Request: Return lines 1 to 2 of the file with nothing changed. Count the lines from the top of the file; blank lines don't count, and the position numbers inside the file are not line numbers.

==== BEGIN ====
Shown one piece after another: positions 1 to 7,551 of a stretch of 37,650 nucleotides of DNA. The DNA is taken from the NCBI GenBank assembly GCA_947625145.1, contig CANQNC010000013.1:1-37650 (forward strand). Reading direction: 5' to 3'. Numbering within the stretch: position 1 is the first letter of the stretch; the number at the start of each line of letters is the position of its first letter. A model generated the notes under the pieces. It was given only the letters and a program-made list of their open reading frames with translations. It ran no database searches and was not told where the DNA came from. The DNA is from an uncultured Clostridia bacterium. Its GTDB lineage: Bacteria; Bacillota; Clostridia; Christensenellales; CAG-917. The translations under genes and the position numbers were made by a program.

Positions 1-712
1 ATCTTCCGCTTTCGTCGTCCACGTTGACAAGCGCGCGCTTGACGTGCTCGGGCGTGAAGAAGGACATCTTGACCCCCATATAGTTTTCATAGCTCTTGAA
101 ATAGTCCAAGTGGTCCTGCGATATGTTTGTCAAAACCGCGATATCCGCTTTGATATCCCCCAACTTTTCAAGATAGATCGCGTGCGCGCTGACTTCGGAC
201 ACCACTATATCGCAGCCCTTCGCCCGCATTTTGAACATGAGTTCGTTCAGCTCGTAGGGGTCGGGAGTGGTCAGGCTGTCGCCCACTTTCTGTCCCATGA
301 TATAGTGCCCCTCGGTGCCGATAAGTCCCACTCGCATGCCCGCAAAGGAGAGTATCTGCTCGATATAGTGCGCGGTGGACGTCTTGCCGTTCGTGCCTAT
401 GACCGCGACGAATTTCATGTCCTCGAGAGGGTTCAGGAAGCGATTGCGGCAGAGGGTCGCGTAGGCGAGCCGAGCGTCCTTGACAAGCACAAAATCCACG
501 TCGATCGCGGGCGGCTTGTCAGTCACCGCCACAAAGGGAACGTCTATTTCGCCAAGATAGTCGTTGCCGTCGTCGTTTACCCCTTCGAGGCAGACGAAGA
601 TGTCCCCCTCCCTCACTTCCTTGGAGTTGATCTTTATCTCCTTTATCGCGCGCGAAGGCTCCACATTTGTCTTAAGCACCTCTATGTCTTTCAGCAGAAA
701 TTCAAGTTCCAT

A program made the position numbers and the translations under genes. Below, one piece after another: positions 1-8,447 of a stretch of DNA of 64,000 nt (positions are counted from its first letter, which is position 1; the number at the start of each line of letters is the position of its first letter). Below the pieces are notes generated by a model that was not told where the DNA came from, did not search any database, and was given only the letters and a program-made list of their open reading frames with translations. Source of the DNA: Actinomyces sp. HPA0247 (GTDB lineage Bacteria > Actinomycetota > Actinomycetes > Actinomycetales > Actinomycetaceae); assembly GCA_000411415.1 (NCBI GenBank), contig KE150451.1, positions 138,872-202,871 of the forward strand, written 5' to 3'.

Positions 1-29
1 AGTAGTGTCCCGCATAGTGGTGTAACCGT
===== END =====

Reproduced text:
Shown one piece after another: positions 1 to 7,551 of a stretch of 37,650 nucleotides of DNA. The DNA is taken from the NCBI GenBank assembly GCA_947625145.1, contig CANQNC010000013.1:1-37650 (forward strand). Reading direction: 5' to 3'. Numbering within the stretch: position 1 is the first letter of the stretch; the number at the start of each line of letters is the position of its first letter. A model generated the notes under the pieces. It was given only the letters and a program-made list of their open reading frames with translations. It ran no database searches and was not told where the DNA came from. The DNA is from an uncultured Clostridia bacterium. Its GTDB lineage: Bacteria; Bacillota; Clostridia; Christensenellales; CAG-917. The translations under genes and the position numbers were made by a program.

Positions 1-712